Page D2.2 . 10 May 2006                     
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    Recreational Morphing

    continued

    Still, something was missing: a sense of connection, a pedestrian-oriented urban presence that would serve students and make the University of Cincinnati come alive as a vibrant place to learn.

    Seeds of change were sown in 1989, when landscape architect George Hargreaves, principal of Hargreaves Associates, was commissioned to design a new master plan that would more closely unite the campus. Those seeds are now bearing their largest fruit. The $234 million MainStreet complex is an effort to create greater interconnectedness between buildings and unite the west portion of the campus with a pedestrian streetscape.

    Paved in brick and free of automobiles, MainStreet consists of three projects and six buildings. The respective architects met collectively to agree on colors and exterior materials, even though the architecture of each project is distinctly its own.

    Two of these projects were completed in 2004: the Steger Student Life Center, designed by Moore Ruble Yudell Architects with local firm Glaserworks, and the Tangeman University Center, by Gwathmey Siegel & Associates with Cincinnati's GBBN Architects.

    Metamorphosed Campus

    Recently added to the MainStreet complex is the Campus Recreation Center by Morphosis. The $113 million CRC is really five buildings in one, combining athletic facilities, classrooms, and student housing. Mayne calls it "... the most complicated building I have done in my life." This claim despite his experience with federal courthouses and many other cultural, healthcare, governmental, office, and educational facilities around the world.

    The Morphosis style — muscular yet intricate — seems a good fit with this large-scale program, which may quell or render obsolete criticisms of Mayne's earlier work. The Los Angeles Times' Christopher Hawthorne, for example, has described Mayne as trying "to shoehorn the complexities of an entire city block into a single small house or restaurant interior." But the size of the CRC and Morphosis' other large public building commissions, such as LA's Cal Trans building, almost seem to indicate that Mayne was meant for work at this scale all along.

    For all the talk of monumentality, however, the architectural success of the CRC comes in how Morphosis tames its proportions to a human scale. And for all its iconic form, this building successfully creates the sense that it is not one place, but several — even as those places collectively integrate into the larger "MainStreet."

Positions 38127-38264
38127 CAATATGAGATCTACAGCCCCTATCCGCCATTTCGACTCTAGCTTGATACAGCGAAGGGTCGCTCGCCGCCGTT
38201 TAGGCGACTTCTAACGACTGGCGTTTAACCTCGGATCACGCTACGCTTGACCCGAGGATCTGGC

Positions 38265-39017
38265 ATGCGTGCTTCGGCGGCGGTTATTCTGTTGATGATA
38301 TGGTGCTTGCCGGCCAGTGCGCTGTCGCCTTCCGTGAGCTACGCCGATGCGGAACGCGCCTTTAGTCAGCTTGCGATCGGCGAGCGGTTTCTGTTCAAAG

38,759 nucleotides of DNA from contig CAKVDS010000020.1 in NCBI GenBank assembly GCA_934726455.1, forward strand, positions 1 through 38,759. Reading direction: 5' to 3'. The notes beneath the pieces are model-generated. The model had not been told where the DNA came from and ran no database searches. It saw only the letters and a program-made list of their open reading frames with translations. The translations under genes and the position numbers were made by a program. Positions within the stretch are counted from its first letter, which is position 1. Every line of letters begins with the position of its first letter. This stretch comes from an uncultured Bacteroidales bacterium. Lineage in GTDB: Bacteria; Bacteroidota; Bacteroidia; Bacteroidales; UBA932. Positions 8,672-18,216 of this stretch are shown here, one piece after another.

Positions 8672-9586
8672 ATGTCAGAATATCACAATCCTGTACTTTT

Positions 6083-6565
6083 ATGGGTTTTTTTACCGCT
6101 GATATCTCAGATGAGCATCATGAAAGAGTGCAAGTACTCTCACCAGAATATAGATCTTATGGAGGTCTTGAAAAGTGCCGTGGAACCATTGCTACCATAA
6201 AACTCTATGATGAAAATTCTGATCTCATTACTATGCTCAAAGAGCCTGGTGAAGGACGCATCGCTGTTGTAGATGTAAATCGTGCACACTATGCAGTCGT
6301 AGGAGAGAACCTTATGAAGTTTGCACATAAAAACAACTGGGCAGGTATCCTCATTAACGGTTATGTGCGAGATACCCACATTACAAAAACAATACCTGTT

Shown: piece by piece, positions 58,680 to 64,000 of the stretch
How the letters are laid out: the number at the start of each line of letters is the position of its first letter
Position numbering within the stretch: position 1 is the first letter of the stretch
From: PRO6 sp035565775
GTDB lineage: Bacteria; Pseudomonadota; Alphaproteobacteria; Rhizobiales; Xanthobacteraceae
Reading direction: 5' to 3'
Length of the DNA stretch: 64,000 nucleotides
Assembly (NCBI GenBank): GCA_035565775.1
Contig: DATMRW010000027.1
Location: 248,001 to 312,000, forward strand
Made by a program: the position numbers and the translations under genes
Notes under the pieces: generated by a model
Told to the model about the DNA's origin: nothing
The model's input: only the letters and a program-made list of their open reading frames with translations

Play in the End Zone

    The building's signature image comes in the form of a curving roofscape that mimics the oval-shaped football stadium next door. The structure extending above the roof has functional purpose to go with its sculptural shape. Perforated metal sunscreens act as a massive shading device for the building, helping to reduce heat gain.

    One side of the CRC houses grandstands, a restaurant, and locker rooms for Nippert Stadium on one end-zone side. Moreover, the new building's form seems either a continuation of Nippert or at least a good neighbor, helping to ease a big football stadium into the neighborhood scale. In fact, the integration of Nippert and the CRC also includes a pedestrian bridge above the seating that will provide pedestrian access through both facilities.

    "For a long time, Nippert has served to block the natural lines of east-west traffic on campus," explains Dale Beeler, senior architect with KZF Design. "All the pathways that naturally led toward and past Nippert had to stop and dogleg around the facility. It was a 24/7 impediment to cross traffic. Not anymore."   >>>

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    SUBSCRIPTION SAMPLE

    The Campus Recreation Center (top left), designed by Thom Mayne, forms part of "MainStreet" at the University of Cincinnati.
    Image: Courtesy University of Cincinnati

    ArchWeek Image

    The CRC under construction.
    Photo: Andrew Higley/UC

    ArchWeek Image

    Inside the CRC.
    Photo: Lisa Ventre/UC

    ArchWeek Image

    Residential wing (left) and recreation center (right).
    Photo: Lisa Ventre/UC

    ArchWeek Image

    A four-lane jogging track is suspended above a huge arena.
    Photo: Lisa Ventre/UC

    ArchWeek Image

    Fitness room.
    Photo: Lisa Ventre/UC

    ArchWeek Image

    Swimming pool.
    Photo: Lisa Ventre/UC

    ArchWeek Image

    Climbing wall.
    Photo: Lisa Ventre/UC

     

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